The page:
Sometimes you just don't mess with a good thing, and for all the missteps they may have taken in their first two years with Liverpool, the club's owners certainly understand the value of a club's history. While a preference for redeveloping Anfield was always, at best, just a preference, the gears have slowly been churning into motion and the club's leadership is making headway into the logistical issues that will make that preference become reality.
"I remember the first time John [Henry] and Tom [Werner] came to look at Liverpool before they bought it," Ian Ayre said during his recent tea break with Sports Illustrated. "I was the person showing them around. When we went into Anfield, John said to me, 'This is like Fenway. It's the same feeling. Why would we want to build a new stadium?'"
Henry and Werner are no strangers to renovations, having spent $285 million over the last ten years to make improvements to Fenway Park in Boston. While many changes were structural ones that would ensure the Red Sox and their fans could safely continue to call Fenway home for the next fifty years, there were also a variety of cosmetic changes made to bring back a retro feeling to the stadium while also improving the game day experience for fans. Ten years on, most die hard Red Sox fans and lovers of heritage architecture are happy that the team abandoned its original plans to build a new stadium all together.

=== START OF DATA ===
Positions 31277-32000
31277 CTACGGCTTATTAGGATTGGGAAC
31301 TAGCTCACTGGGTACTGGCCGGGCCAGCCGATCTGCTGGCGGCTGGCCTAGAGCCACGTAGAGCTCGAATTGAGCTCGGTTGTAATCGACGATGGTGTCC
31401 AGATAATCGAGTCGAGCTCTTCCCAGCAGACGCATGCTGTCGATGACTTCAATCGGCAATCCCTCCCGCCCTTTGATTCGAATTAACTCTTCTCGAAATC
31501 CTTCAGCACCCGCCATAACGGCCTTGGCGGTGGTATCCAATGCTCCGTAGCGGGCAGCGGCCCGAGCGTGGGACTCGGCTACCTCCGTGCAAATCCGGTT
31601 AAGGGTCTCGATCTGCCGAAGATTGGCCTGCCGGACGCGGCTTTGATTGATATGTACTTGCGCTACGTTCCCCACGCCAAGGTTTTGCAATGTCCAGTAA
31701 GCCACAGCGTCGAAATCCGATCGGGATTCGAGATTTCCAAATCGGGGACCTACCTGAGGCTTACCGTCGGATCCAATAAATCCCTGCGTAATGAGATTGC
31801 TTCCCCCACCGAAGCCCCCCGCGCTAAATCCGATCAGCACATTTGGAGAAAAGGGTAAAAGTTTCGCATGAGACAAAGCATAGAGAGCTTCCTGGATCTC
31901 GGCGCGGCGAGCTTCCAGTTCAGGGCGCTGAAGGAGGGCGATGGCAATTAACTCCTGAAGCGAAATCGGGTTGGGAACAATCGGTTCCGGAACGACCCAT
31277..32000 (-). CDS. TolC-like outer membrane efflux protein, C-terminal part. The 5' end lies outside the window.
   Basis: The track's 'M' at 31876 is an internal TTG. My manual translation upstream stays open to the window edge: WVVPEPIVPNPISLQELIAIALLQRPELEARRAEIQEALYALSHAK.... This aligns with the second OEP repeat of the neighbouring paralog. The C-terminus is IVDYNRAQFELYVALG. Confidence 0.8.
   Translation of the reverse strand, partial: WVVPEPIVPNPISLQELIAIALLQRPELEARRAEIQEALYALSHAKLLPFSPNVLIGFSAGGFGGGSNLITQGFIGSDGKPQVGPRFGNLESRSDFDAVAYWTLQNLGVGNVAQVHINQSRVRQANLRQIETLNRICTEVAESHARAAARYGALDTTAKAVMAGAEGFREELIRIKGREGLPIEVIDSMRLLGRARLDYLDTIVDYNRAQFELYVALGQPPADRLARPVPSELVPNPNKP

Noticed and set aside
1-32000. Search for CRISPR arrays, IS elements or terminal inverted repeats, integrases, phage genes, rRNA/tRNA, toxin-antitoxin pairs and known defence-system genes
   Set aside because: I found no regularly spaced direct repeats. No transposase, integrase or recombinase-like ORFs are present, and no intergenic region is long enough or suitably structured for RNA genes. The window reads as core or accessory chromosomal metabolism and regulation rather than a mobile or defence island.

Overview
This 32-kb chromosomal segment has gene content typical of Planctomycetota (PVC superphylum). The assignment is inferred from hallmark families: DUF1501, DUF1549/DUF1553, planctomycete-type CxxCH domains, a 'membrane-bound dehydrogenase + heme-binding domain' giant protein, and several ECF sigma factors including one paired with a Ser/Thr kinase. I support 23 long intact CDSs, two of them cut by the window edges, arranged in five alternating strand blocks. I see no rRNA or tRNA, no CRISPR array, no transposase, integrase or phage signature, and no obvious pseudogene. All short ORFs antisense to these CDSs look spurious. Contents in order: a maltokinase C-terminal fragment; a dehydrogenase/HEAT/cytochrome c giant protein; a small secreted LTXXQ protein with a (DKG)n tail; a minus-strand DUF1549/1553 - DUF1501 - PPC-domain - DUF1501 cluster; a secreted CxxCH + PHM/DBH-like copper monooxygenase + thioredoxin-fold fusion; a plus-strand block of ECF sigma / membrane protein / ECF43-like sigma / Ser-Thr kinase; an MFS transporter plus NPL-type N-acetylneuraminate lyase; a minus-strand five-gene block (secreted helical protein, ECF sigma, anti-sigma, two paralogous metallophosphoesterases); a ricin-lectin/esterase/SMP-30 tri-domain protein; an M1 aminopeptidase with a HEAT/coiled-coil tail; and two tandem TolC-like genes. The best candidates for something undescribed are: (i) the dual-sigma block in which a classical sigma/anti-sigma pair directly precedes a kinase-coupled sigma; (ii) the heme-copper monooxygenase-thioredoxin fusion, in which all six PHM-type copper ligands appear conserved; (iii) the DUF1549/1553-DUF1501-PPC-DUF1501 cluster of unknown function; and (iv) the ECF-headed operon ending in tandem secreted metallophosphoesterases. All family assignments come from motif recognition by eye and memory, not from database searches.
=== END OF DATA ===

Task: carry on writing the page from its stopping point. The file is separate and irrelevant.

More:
If that sounds all too familiar then it's easy to see why Liverpool's American owners are keen on an Anfield redevelopment. Like any construction project that involves an old building crammed into a residential neighbourhood it's grown too big for, the redevelopment comes with many hurdles but Ayre insists the project is on track, starting with the acquisition of the properties surrounding the stadium.
"We said some months back it would take several months to improve that property acquisition situation," Ayre reiterated in advance of a meeting between all the key stakeholders in the project. "We're definitely on target so far. The No. 1 priority is to stay at Anfield, but there are two or three hoops to go through. The first is property acquisition. The second will be planning. And the third will be to build the thing. I would guess our next announcement on it will come sometime in May or June."
Fingers crossed, that announcement will be more along the lines of "all the properties have been purchased and now we're forging ahead with plans" and not "there's one hold out who will not sell even though Lucas has offered to adopt her." Regardless of the content of the announcement, construction would still be a long way off. Rome wasn't built in a day, and neither will the redeveloped Anfield be.